I’m away this weekend (I’ll be here), and in my absence I leave you this special treat: A short story written by Nick Mamatas and Eliani Torres that I bought from them to showcase here. Folks who read the site know the background on this already; if you’ve wandered in from elsewhere, you can read the details of how and why I bought this fine piece of literature here. However, do allow me to repeat one thing I wrote in that previous entry, which is that I once again thank Nick and Eliani for letting me present their work here. It’s an honor, and it’s fun.
I hope you enjoy the story. Please do tell your friends, acquaintances and random strangers that it’s here.
And now without further ado —
Who Put the Bomp?
By Nick Mamatas and Eliani Torres
I first realized something was amiss many years ago when the milky calves of the New York girls coming in on the train to Bennington for college vanished over the course of a single semester; after the winter intercession, the girls came back up here to Vermont encased in slacks, black wool tights, and sometimes they even wore men’s shoes or boots.
The other day, at the Burger King off Route 7, I ate breakfast: coffee, French toast sticks (double order), and their hash browns (which resemble Tater Tots), but I couldn’t get through my meal, because I heard the bah-hum-yeh-ha “Express yourself!” murmurings of one of the workers who made it a point to sweep the area around me of all the discarded drinking straw wrappers and spent salt packets.
I was three years old in 1946, when Paula Welden went missing on the Long Trail, near the Glastenbury Mountain, in what some people—generally very foolish people—call the Bennington Triangle.
When people on television end an utterance with the reflexive saying, “Y’know what I’m sayin’?” I wish that once, just once, someone would show the courage and will to say, “No, I do not know what you are saying. Please enunciate clearly and avoid slang words and ‘street’ patois; not everyone knows what bing-bong or that other nonsense is!”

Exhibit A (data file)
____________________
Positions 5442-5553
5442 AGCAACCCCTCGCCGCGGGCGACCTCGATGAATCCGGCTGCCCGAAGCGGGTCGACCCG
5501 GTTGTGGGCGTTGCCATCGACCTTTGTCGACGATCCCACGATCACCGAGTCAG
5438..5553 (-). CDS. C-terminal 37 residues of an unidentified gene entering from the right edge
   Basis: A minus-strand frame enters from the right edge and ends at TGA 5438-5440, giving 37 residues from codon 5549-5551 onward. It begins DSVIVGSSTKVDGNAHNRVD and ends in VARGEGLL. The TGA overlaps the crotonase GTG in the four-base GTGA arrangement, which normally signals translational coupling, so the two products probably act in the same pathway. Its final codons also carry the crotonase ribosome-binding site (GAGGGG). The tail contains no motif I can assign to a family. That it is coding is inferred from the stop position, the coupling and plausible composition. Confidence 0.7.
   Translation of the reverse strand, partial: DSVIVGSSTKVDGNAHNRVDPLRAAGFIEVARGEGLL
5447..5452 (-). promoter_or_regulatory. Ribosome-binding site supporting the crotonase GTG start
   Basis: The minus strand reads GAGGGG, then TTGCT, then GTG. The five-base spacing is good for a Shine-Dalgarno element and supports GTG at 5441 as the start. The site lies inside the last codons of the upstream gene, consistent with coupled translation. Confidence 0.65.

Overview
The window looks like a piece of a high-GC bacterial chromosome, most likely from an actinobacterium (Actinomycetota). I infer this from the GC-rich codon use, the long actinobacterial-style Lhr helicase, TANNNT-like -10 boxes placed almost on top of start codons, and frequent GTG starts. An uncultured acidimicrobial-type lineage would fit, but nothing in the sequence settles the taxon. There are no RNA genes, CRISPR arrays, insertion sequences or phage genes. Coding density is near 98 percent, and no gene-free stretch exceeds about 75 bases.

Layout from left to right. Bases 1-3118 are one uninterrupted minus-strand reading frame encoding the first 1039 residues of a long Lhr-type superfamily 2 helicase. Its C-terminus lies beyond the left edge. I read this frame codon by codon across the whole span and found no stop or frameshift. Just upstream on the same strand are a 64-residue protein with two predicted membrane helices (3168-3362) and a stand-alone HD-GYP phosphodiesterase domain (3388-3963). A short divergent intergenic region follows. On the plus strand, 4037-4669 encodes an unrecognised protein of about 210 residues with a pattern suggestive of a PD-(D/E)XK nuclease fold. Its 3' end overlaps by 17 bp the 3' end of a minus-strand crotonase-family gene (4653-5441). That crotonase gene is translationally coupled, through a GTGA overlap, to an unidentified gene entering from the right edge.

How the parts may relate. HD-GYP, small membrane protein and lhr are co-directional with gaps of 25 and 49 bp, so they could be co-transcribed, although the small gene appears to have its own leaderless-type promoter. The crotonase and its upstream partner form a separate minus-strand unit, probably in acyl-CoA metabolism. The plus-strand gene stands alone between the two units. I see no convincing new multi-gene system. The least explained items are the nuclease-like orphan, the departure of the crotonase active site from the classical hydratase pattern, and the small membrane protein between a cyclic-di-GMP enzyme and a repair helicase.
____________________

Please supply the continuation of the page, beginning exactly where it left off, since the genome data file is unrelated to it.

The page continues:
I do, however, know exactly what people mean when they say they wish to keep it real.
My father returned from the service … changed.
One time we went to the movies in Bennington proper (we lived in North Bennington at the time) because I had begged and pleaded for weeks beforehand, having been utterly beguiled by the posters for a film called Invaders from Mars, which intrigued me because a man, woman, and child were looking on in awe at the towering, fish-eyed Martian standing before them.
I am an only child.
I happened to be on the bus, with my mother, when James E. Tetford, who had been mustered along with my father to fight in Europe, vanished while sitting two seats ahead of me.
I was only three years old; I didn’t realize at the time that dematerialization, the dissolution of flesh and bone into a chalky fog, was an impossibility.
I heard of such things all the time, after all, on the radio.
They don’t play radio plays on the radio anymore, unless the theme is a Christian one of alcoholism and loss, followed by a visit to a skid row mission, redemption, and then a course at a southern Bible college.
This is the left end of the dial I’m referring to here, you see.
None of the other passengers reacted to Tetford’s slow communion with the chilly December air of the bus at the time, which further fortified the notion that what I was witnessing was an everyday occurrence.